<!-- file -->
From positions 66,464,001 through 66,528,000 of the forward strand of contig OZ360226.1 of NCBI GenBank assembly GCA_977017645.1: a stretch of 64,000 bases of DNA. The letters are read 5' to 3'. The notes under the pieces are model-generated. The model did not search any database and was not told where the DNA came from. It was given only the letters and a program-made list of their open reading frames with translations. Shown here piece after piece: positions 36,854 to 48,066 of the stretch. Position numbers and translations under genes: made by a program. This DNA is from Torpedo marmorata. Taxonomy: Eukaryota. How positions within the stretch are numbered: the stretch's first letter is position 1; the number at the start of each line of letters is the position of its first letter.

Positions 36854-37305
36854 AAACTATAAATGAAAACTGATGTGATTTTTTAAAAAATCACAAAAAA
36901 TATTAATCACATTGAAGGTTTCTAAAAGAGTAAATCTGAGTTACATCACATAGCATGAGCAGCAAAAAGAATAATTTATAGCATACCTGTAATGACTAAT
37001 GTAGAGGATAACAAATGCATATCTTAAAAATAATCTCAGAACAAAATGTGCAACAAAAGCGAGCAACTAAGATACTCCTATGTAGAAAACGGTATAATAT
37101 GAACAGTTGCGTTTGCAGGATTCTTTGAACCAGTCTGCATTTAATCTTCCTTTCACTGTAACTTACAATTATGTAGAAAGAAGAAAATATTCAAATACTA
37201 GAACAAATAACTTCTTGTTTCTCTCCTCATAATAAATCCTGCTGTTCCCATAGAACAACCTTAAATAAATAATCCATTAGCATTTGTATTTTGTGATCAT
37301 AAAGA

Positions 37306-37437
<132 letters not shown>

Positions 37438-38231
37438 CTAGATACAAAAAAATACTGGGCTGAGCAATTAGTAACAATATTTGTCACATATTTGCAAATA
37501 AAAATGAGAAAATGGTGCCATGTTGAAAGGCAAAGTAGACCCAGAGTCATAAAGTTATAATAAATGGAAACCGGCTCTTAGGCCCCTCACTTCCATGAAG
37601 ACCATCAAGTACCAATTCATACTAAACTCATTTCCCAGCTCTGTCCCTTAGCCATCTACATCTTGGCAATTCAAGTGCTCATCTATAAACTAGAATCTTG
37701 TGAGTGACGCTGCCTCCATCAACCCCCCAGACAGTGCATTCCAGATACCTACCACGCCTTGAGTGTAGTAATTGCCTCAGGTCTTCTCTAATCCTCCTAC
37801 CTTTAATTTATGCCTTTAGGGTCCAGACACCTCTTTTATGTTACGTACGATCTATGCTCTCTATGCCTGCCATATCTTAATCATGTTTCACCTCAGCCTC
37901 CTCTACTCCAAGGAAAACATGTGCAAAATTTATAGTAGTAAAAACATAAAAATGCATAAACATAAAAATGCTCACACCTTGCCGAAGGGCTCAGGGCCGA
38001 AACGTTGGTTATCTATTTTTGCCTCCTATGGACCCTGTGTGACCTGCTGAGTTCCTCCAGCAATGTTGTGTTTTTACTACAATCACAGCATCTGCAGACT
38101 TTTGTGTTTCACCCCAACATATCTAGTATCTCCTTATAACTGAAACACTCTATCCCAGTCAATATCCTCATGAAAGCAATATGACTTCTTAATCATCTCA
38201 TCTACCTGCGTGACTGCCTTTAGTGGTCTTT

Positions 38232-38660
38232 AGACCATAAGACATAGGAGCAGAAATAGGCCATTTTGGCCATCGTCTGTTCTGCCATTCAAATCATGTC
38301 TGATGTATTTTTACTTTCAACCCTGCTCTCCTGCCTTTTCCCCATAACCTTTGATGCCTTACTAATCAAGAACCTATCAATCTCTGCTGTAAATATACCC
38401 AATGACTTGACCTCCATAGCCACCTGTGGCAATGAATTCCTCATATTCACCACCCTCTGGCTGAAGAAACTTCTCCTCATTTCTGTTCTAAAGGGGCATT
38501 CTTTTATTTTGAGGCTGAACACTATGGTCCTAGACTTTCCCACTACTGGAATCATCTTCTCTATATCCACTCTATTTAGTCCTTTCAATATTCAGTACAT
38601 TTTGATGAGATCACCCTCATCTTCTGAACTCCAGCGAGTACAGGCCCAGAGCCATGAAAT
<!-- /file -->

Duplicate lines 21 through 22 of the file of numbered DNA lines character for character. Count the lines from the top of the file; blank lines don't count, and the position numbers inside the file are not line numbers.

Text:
Positions 38232-38660
38232 AGACCATAAGACATAGGAGCAGAAATAGGCCATTTTGGCCATCGTCTGTTCTGCCATTCAAATCATGTC